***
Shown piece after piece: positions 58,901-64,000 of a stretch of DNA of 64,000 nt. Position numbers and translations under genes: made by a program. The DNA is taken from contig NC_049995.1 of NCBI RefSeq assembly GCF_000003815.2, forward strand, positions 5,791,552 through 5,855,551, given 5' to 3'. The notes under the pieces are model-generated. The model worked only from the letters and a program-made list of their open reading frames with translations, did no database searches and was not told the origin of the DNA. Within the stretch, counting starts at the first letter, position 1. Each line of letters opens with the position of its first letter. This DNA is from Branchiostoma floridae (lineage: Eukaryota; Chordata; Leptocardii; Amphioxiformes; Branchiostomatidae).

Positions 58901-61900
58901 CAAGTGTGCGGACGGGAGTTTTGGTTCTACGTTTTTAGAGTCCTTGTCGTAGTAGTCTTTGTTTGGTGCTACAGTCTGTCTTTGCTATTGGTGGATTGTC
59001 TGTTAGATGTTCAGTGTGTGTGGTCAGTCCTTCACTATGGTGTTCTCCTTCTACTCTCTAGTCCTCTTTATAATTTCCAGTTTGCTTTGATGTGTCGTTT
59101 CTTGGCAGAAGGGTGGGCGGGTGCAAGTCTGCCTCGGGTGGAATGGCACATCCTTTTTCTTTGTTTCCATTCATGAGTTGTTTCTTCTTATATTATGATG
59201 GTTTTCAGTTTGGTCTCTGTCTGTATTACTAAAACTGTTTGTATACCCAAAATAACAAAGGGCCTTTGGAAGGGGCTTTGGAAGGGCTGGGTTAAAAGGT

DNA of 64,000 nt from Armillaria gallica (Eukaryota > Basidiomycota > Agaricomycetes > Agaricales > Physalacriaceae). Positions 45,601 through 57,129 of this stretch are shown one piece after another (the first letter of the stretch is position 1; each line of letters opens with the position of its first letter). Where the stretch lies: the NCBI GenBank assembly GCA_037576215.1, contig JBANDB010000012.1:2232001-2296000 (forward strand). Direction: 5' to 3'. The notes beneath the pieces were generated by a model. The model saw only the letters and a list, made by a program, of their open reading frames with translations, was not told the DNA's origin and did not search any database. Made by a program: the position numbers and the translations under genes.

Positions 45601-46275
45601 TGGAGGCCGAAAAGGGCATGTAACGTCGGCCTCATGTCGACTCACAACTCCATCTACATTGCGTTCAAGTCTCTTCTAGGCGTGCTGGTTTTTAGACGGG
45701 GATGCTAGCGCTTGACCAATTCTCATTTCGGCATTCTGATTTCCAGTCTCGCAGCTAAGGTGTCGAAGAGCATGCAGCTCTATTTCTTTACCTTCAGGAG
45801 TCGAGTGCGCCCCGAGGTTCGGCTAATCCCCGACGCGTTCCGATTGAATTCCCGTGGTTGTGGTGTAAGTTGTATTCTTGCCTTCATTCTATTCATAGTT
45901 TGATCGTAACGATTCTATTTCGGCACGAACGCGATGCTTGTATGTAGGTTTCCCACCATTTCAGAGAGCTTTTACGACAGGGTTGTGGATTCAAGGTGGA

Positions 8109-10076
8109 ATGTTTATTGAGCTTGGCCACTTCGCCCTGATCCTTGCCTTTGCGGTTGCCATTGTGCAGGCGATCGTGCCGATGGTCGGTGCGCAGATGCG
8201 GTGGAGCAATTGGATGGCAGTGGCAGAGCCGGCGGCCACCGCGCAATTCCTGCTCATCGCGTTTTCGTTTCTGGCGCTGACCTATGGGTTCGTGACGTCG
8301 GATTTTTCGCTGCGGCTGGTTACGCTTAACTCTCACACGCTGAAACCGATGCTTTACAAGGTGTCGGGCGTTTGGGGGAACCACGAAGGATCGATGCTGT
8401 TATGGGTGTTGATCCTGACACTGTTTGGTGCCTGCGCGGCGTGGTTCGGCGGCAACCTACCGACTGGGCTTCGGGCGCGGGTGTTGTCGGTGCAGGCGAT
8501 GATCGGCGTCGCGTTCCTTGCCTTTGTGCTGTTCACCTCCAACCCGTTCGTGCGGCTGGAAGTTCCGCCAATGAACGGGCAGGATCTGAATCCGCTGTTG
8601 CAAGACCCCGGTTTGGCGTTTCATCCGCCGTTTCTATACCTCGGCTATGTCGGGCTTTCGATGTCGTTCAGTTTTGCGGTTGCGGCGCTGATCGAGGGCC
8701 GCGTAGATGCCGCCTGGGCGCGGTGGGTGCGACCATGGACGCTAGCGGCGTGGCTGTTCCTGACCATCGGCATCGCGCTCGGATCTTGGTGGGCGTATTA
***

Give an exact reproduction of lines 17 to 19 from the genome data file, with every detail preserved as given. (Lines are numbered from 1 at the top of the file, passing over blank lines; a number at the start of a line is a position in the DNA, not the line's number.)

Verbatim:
8401 TATGGGTGTTGATCCTGACACTGTTTGGTGCCTGCGCGGCGTGGTTCGGCGGCAACCTACCGACTGGGCTTCGGGCGCGGGTGTTGTCGGTGCAGGCGAT
8501 GATCGGCGTCGCGTTCCTTGCCTTTGTGCTGTTCACCTCCAACCCGTTCGTGCGGCTGGAAGTTCCGCCAATGAACGGGCAGGATCTGAATCCGCTGTTG
8601 CAAGACCCCGGTTTGGCGTTTCATCCGCCGTTTCTATACCTCGGCTATGTCGGGCTTTCGATGTCGTTCAGTTTTGCGGTTGCGGCGCTGATCGAGGGCC